myschool

Australian Teacher

I’ve read Australian Teacher magazine one and off for a couple of years now, mainly because it’s stacked conveniently next to the copies of The Age and The Herald-Sun at the bottom of the lift well, which I pass ever morning.

I’d pick up the student newspaper too and take a stack of both to my Year 12 English class.  Funnily enough, the students in my class were more interested in the teacher magazine than the student one; I think because the student version is aimed more at middle school students and some of my students were keen on doing a teaching degree.

But, I was interested to see in the latest issue of Australian Teacher that it seemed to be taking a  more editorial approach, with more opinion articles than I remember, including two very different approaches to the issue of cyber-bullying: a report on research by Professor Donna Cross that ‘based on evidence … the harms from cyber-bullying will be far greater than face-to-face bullying’ and a different approach from Ken Rigby from the University fo South Australia who argued that the evidence does not support the view that bullying is on the rise.

There was also news that the AEU had purchased the domain name ourschool.net.au and intended setting up an alternative website the government’s myschool site, and one that recognised a broader range of student and school achievement.  However, move on along, nothing to look at there  yet folks!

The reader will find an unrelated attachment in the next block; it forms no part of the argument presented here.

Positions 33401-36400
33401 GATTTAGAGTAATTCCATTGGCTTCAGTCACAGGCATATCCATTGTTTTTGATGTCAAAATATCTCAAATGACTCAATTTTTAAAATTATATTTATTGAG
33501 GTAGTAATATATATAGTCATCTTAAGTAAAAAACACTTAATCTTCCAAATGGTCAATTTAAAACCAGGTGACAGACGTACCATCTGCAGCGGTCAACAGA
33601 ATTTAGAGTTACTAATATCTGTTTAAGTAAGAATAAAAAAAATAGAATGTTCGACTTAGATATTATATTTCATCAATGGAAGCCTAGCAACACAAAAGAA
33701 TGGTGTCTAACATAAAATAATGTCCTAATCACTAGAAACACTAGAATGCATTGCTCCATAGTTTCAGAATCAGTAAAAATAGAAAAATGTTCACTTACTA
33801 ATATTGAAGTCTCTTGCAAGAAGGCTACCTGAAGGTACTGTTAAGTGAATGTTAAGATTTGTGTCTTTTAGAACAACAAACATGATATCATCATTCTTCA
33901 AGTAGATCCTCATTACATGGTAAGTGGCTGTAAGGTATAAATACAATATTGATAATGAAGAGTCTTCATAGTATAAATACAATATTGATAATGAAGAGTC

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Rank schools, says the Herald-Sun

The Herald-Sun hasn’t waited long to get its teeth into the eduction debate about school achievement. The new MySchool website (which I blogged about late last year) was launched today, but it already doesn’t go far enough for the high standards of the Melbourne tabloid. I hope to talk more about this later, particularly Ms Gillard’s remarks that parents should ‘badger’ schools and teachers until they improve. Meanwhile,  I reprint today’s editorial in full below.

Rank schools to get results
THIS morning, subject to the vagaries of technology, parents will be given information to help them make one of the most important decisions in their lives: where to send their children to school.
Needless to say, it will also be one of the most important decisions in their children’s lives.
It comes as fees at private schools are increasing and more parents are considering whether to send their children to a public school.
But, cost aside, which school parents choose should be based on a range of priorities, which includes where a school ranks in academic performance.
The My School website will allow parents to make some comparisons between schools within their immediate area.
But it doesn’t go far enough. Many teachers and principals, as well as Education Minister Julia Gillard, think ranking schools will hurt underperforming schools.
The opposite is the case. Government and teachers must ensure these schools improve, not hide their inadequacies.
The argument that publishing so-called league tables will only stigmatise the poorer performing schools is a false one.
Comparing the nation’s schools would make the Government and education authorities accountable.
Parents themselves face an impossible task in forcing change at mediocre schools. They need to be able to point to the information provided by full disclosure of every school’s performance to demand improvement.
The information on the My School website today is a significant move in the right direction, but falls short of clearly ranking the nation’s 10,000 schools.